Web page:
Rat control options

Asked September 6, 2019, 9:36 AM EDT

My neighbor that lives behind be is disabled. His backyard is over grown and has many holes that appear to harbor rats. The house appears very unkempt. This house is one house down and behind my house. My grandson was helping this neighbor mow his lawn. The grass in the back yard was shoulder high and my husband went over there to help my grandson use a weed eater. My husband could hear animals running through the grass and there was holes and tunnels everywhere. After that he would only let him mow the front yard because he feared there were rats in the back yard. About a month later I saw an adult rat running along the boulder retaining wall in my back yard. He disappeared into a hole in the wall. We reported this concern to the Polk county health department. He told my husband that rats don't tunnel in the ground. He declined to inspect the property. The situation has not changed and I am concerned about the rats. What other options do we have? Is there another agency we can contact?

Polk County Oregon

1 Response

According to this Extension article, rats usually find food and habitat on more than one property: https://today.oregonstate.edu/news/tips-keeping-rats-out-home-and-garden

“There’s a reticence to admitting to seeing rats or talking about them because there’s a fear of public shaming. That works to the rats’ advantage because people aren’t finding cooperative solutions to a collective problem.” Maybe the conversation would be better received if it's focused on working together to reduce food and habitat that attract rats, rather than blaming one neighbor. You could share the article with all your neighbors - not just the one with the holes in the yard - and ask what they can do from the list of recommended actions for removing potential food and habitat. It sounds like your neighbor has physical limitations that may affect his ability to do yard work, but maybe there are other actions he can take that would help. Not leaving out food for pets or wild birds, and sticking to thoroughly enclosed compost bins can make a huge difference.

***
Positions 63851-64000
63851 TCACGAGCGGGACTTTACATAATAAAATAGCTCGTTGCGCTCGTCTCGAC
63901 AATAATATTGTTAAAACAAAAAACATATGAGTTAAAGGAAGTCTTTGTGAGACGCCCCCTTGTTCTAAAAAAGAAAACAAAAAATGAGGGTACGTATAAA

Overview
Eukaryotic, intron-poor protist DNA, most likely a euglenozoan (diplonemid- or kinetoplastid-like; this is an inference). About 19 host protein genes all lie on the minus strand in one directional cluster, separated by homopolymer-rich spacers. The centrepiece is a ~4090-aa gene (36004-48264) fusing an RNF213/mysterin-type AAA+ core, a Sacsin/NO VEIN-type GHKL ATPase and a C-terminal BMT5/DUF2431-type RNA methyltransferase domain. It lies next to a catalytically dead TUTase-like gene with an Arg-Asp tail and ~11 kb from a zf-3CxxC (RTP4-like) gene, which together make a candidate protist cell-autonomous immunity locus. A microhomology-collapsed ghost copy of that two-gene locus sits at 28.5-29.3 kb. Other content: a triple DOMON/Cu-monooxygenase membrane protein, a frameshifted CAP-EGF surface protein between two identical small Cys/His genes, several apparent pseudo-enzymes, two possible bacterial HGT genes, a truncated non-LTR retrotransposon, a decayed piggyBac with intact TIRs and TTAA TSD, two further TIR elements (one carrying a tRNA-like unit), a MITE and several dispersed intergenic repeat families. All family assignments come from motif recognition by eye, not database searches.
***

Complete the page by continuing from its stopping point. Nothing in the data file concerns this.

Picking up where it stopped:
The presence of holes makes it sound like voles or gophers might be present, and could account for some of the animal activity you were hearing. These are common garden pests but they're not particularly infamous as a potential source of disease the way that rats are. Check out this resource to see if voles runs and holes match what you're seeing, and consider sharing this article with your neighbor so they can learn about how to control these animals: https://catalog.extension.oregonstate.edu/pnw627

If talking with your neighbor(s) doesn't resolve the situation, your County code enforcement office is a resource that may help: https://www.co.polk.or.us/cd/code-compliance
Good luck.